Today I was in Bosleys, buying Tierce some shampoo, when a girl brought in a puppy. The puppy looked like a German Shepherd mix. He was alert and curious, but when he trotted forward to explore the store, it was apparent that something was wrong. The puppy’s right front leg was the worst; the leg sloped straight down from the shoulder as it should, but suddenly veered inward and then out, like someone had kicked Mr. Puppy’s front legs out from under him and they had healed crooked. His tail was gray, scaly and dead two inches from the tip.
I asked where he came from and the lady with the girl said, “The rez.” We all nodded our heads. In Nanaimo, when someone says “from the rez”, we pretty much don’t have to ask why a dog looks unhealthy. Dogs from the reservation generally come with a whole host of problems stemming from neglect and sometimes outright abuse. She said that a friend of hers was jogging through the reservation when she saw a group of teenagers dragging the puppy with a shoelace. She stopped them and demanded the puppy, which they gave up with a cheery, “Here you go!”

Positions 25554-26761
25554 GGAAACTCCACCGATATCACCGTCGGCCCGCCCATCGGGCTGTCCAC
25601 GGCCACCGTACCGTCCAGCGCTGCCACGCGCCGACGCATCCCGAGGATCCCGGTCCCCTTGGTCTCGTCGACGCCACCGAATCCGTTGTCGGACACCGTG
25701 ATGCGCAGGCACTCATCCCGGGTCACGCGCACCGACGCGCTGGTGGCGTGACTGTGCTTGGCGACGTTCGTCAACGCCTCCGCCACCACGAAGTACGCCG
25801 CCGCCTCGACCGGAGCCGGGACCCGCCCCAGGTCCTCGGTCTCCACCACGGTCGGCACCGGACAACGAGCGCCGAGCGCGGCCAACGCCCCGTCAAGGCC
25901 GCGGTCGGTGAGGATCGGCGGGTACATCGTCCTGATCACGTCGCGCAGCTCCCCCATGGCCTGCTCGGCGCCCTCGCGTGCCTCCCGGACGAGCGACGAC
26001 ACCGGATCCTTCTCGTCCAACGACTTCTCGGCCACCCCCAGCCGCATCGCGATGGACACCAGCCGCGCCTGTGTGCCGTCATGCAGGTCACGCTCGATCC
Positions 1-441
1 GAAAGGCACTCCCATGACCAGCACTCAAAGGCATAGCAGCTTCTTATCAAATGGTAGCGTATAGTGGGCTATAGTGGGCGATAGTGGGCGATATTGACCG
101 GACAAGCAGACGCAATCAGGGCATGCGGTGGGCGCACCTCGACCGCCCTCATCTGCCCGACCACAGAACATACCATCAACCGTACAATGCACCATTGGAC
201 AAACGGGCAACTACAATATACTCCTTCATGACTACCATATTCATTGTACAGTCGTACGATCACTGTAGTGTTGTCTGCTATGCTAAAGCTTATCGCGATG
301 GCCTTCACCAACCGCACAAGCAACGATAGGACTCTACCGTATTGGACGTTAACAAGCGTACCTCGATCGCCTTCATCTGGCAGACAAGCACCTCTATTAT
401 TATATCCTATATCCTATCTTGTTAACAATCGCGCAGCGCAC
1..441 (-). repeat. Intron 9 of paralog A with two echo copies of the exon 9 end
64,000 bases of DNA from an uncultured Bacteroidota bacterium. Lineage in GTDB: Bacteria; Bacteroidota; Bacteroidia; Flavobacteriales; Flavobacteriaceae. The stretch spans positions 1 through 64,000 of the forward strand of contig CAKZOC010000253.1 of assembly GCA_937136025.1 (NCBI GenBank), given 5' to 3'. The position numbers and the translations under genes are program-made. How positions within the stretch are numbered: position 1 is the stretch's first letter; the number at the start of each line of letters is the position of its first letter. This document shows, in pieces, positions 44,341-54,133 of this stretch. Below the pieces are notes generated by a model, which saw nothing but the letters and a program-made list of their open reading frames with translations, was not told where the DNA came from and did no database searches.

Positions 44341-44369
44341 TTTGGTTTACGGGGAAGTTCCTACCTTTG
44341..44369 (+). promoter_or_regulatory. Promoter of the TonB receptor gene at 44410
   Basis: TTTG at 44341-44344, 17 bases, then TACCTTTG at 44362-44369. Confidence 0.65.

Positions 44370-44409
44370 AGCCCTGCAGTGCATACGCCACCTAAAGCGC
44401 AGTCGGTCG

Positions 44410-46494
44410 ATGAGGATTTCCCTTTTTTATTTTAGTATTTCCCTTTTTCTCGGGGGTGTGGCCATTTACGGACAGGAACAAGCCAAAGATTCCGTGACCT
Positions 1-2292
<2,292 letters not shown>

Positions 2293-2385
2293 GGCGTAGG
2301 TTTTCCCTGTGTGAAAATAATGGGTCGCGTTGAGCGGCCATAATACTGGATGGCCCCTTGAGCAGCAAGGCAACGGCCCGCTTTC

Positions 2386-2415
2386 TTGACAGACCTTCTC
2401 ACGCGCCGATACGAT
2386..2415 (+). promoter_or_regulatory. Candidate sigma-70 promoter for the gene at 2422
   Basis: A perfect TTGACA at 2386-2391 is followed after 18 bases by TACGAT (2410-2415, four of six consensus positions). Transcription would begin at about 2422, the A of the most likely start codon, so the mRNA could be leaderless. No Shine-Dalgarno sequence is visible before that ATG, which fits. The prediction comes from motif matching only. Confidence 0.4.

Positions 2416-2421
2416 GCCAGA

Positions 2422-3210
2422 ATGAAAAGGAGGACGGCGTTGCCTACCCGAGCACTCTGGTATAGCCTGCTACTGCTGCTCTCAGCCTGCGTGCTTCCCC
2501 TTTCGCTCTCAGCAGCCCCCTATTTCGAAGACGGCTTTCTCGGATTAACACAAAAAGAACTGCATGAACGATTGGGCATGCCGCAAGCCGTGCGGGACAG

I try to be fair. I’m not fool enough to think that race or culture invariably means that people are going to abuse their animals. There are plenty of people from all cultures who are absolute shits towards their dogs. However, when I see the condition of animals rescued from the reserve, I want to scream, “WHAT THE FUCK?! WHY DO YOU HAVE ANIMALS IF YOU CAN’T OR WON’T TAKE CARE OF THEM?!” I mean, we have the Internet, we have veterinarians. The reservation is not in butt-fuck nowhere; it’s about 5-10 minutes from Petroglyph Veterinary.
Okay, so I’m probably speaking from Caucasian lower-class privilege. No, I don’t intimately understand the many factors that contribute to the abuse and neglect of dogs on reservations. I’m sure there are plenty of reasons: different culture, lack of education, lack of resources, etc. I know all about having to decide whether you’re going to eat or if you’re going to take your dog to the vet. I still cannot comprehend this kind of attitude. Maybe someone can explain it to me.
There is some hope for Mr. Puppy. If his health problems aren’t too serious, the family who brought him in will adopt him. He is alert and friendly. He seems unaffected by his joint issues and eagerly attacked a biscuit offered by the Bosleys staff. It could come off all right for him.
But as for the rest of the dogs still on the reservations, I can only quote a lady who had worked in them rescuing dogs for years: “They are big on the totem of the Wolf and the Bear, but what about the Dog and the Cat?”
Reserve Dog Liberation – blog about dogs on First Nations reserves
Big Heart Rescue Society – Working to promote S/N and vaccination in remote First Nations Reserves in BC